At a well-attended function at Indian Law Institute on 3rd May, Justice Dipak Misra released the book, “Makers of the Supreme Court”, authored by Keshav Dayal, and published by Universal Law Publishing Company, an imprint of LexisNexis.
Speaking on the occasion, Justice Dipak Misra said a man can live without water for seven days, without air for one or two minutes, but if he is not praised, he may die in a few seconds.
Justice Dipak Misra’s observation followed the praise heaped on him by the other speakers at the function. Recalling an event from his days as an advocate, Justice Dipak Misra said that he once obtained a favourable order from a Judge, when it was brought to the judge’s knowledge that Justice Misra was about to get married in a week’s time.
Fali S Nariman, another speaker at the event, praised Justice Dipak Misra for his ‘judgecraft’. Explaining what is Justice Misra’s judgecraft, Nariman said, while the general practice among the Judges is to ask the counsel how much time they would take to make their submissions in a case, Justice Dipak Misra, in the recent challenge to the imposition of President’s rule in Uttarakhand, came prepared with specific questions, imposed a time-limit among the counsel to answer those questions, and even fixed 13 May as the date when the bench comprising himself and Justice Shiva Kirti Singh would deliver the judgment, before the court breaks for summer vacation. This, Nariman suggested, is not only unprecedented, but innovative. This is a precedent to be emulated by other Judges, he said.
Paying glowing tributes to Justice Dipak Misra for his recent judgment in which he cited New York Times editorial carried in 1962, he said Justice Felix Frankfurter, the American Supreme Court Judge, is his role model. Justice Dipak Misra has cited this paragraph from the editorial:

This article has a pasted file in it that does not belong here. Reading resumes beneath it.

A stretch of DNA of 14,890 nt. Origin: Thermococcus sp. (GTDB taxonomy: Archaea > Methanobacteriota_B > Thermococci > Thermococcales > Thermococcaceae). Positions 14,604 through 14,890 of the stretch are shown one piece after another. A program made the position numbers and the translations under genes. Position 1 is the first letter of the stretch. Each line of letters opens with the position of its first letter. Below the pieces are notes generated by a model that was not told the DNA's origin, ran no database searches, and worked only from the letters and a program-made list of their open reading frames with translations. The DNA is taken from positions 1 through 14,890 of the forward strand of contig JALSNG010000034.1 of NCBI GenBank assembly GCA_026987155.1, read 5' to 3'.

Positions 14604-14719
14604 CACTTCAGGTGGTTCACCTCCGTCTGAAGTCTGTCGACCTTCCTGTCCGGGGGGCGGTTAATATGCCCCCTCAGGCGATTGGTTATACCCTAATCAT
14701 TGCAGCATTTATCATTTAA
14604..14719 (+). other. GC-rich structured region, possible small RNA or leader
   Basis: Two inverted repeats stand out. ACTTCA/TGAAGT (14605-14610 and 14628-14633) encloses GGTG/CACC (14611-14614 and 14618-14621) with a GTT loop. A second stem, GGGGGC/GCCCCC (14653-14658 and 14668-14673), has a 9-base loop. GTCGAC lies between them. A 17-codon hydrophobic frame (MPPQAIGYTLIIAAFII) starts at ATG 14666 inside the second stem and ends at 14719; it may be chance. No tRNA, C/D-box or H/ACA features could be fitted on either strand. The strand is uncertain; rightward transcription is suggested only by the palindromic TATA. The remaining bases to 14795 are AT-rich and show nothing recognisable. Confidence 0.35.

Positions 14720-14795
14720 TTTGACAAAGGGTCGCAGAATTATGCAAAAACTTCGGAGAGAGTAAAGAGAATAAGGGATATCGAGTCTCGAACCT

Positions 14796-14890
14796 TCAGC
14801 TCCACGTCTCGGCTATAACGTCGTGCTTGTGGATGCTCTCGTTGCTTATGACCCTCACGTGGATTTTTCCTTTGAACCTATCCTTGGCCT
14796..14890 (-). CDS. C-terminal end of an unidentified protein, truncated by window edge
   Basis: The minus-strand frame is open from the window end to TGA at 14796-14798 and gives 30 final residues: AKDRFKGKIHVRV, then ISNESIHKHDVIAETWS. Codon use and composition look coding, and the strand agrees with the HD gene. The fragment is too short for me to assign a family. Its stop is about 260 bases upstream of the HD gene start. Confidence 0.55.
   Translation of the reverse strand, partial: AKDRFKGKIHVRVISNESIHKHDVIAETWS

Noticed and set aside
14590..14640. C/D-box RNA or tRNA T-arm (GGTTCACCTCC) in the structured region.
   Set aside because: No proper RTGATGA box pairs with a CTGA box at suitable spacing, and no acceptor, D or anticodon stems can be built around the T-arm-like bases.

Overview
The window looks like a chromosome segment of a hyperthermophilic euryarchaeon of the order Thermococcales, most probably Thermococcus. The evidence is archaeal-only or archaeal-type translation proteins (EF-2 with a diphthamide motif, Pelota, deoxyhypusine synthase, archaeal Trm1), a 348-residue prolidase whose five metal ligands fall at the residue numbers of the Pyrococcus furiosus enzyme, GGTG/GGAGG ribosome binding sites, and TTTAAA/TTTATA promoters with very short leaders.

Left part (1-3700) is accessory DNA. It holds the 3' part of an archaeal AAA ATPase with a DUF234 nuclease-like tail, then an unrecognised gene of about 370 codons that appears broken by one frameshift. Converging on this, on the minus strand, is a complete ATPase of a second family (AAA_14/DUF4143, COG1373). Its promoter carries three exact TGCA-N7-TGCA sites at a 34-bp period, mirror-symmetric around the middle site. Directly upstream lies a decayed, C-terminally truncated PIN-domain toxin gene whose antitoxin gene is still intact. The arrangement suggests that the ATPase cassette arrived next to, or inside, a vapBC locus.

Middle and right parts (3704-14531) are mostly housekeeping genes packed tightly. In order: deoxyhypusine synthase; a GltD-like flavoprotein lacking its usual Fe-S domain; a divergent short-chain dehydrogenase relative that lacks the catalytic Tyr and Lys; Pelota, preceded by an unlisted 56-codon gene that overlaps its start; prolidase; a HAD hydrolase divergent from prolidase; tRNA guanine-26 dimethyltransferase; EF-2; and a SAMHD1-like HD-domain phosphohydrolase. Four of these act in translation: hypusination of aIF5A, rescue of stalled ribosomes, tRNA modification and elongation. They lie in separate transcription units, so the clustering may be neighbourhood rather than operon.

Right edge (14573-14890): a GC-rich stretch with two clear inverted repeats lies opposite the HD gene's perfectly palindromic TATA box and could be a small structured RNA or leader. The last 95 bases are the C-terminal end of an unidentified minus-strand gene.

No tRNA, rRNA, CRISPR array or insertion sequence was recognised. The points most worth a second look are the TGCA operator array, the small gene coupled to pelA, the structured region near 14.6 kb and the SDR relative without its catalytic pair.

“History will find greatness in Felix Frankfurter as a justice, not because of the results he reached but because of his attitude toward the process of decision. His guilding lights were detachment, rigorous integrity in dealing with the facts of a case, refusal to resort to unworthy means, no matter how noble the end, and dedication to the Court as an institution.”
Senior advocate, Mohan Parasaran, observed that in Justice Dipak Misra’s court, one found not only humour, but a great level of intellectual deliberation.
Senior advocate, PP Rao, said while remembering the makers of the Supreme Court, one should not forget the ‘unmakers’ as he put it. He then questioned where the current Supreme Court is headed, by taking up causes like vehicle pollution and forest wealth. Can the Supreme Court do justice in these matters, because it does not have the expertise, he asked.
Rao’s veiled criticism of the Chief Justice of India, T.S.Thakur-led bench, which delivered the recent order in the vehicle pollution matter, disallowing diesel cabs in Delhi, in the presence of Justice Dipak Misra, was a bold one.
The speakers generally recalled the wit of yesteryears by the doyens of the legal profession in the Supreme Court and in the high courts, and implicitly regretted that they miss it in the contemporary higher courts.